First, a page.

The above copper farthing token measures 15.9 mm (maximum) and weighs 0.82 grams. It was issued in 1661 by a tradesman operating from premises at or by the sign of the Bush or Tree in Fore Street in the Parish of St. Giles Without Cripplegate.
The design of the token may be formally described as follows;
Obverse: (rosette) THOMAS. WHITE, around a twisted wire inner circle, within a depiction of a Tree or Bush with the date numerals 16 & 61 either side.
Reverse: (rosette) IN.FORE.STREET, around twisted wire inner circle, within the initials T W plus two rosettes above and below.
This particular token is oddly shaped. It should be round but is far from it. Instead it appears to have been struck on a roughly square or diamond shaped blank with rounded ends. It is possible that this is the result of the blanks, on which the token was struck, being cut from an undersized strip of sheet copper.
There is no mention of a White family in Fore Street in the 1666 Hearth Tax returns. By this date it is possible that Thomas may have left the area or he and his family could have fallen victim to the Great Plague of 1665.
A search of parish registers for the area has failed to identify any entries in the name of Thomas “White” around this period. However, references do exist to a Thomas “Quait” which is an accepted alternative spelling of this surname at this period. Thomas Quait of St. Giles Cripplegate married Joan Whitlock in the neighbouring parish church of Saint Michael’s Bassishaw, London on 13th February 1657/8. Thomas is elsewhere recorded as a Cordwainer (i.e. a shoe maker). It is by no means certain that Thomas Quait of St. Giles Without Cripplegate is synonymous with Thomas White of Fore Street in 1661. If they are the same person it is interesting why only his initials appears on the reverse of his token instead of the triad of both his and his wife’s initials. One obvious answer to this could be that by 1661 his wife was no-longer living.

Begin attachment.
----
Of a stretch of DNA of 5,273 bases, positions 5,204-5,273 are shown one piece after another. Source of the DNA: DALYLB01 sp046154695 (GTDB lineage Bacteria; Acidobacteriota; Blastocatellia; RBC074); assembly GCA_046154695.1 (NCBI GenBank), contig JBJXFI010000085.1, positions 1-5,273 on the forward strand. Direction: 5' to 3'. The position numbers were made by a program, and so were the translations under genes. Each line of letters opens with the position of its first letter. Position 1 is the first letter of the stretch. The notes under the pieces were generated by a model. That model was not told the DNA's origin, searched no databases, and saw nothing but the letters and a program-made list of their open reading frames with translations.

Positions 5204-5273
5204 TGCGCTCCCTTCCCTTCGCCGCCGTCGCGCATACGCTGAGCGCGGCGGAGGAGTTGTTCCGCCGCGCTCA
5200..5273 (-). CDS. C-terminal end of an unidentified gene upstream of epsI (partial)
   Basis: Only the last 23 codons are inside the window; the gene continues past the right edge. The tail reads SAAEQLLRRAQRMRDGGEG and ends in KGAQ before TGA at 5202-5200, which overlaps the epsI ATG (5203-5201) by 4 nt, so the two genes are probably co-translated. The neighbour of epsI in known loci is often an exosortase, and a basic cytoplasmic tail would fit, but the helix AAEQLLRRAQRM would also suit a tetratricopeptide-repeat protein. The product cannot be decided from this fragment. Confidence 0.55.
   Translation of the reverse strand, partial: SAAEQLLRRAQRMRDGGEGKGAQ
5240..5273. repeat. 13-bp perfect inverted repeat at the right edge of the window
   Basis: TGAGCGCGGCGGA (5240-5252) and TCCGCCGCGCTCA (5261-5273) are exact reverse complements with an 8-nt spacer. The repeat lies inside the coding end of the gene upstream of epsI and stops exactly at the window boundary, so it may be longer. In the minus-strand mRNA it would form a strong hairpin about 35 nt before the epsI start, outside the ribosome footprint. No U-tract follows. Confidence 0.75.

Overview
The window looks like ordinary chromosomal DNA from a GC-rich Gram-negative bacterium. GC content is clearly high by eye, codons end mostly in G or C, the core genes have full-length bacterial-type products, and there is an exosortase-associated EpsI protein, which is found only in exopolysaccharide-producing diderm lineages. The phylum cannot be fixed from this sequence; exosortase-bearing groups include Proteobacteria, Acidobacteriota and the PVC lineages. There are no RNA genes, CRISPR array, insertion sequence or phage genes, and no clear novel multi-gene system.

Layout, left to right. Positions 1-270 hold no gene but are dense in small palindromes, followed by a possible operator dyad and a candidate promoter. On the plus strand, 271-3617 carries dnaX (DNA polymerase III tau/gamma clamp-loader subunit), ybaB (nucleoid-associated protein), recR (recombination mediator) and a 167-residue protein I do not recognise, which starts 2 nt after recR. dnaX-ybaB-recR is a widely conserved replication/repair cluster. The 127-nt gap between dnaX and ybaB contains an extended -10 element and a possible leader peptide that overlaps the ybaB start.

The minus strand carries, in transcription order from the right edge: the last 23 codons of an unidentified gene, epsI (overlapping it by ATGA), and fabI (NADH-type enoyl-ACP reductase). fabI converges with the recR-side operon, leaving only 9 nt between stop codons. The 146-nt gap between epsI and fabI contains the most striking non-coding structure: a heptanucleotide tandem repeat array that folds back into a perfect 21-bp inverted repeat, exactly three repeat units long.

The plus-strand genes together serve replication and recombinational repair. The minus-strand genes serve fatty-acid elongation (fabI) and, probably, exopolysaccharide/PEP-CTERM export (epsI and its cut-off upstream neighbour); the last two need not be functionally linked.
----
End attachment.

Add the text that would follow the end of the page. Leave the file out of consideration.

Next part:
Previous authors have officially recorded the image on the obverse of this token as a tree. However, in Bryant Lillywhite’s extensive survey “London Signs” (published in 1972) there is no reference of the emblem of the “tree” being used in London as a tradesman’s sign. However, the sign of the “bush” was very popular in London during this and earlier periods as a tavern sign or as a sign denoting a place where liquor was obtainable.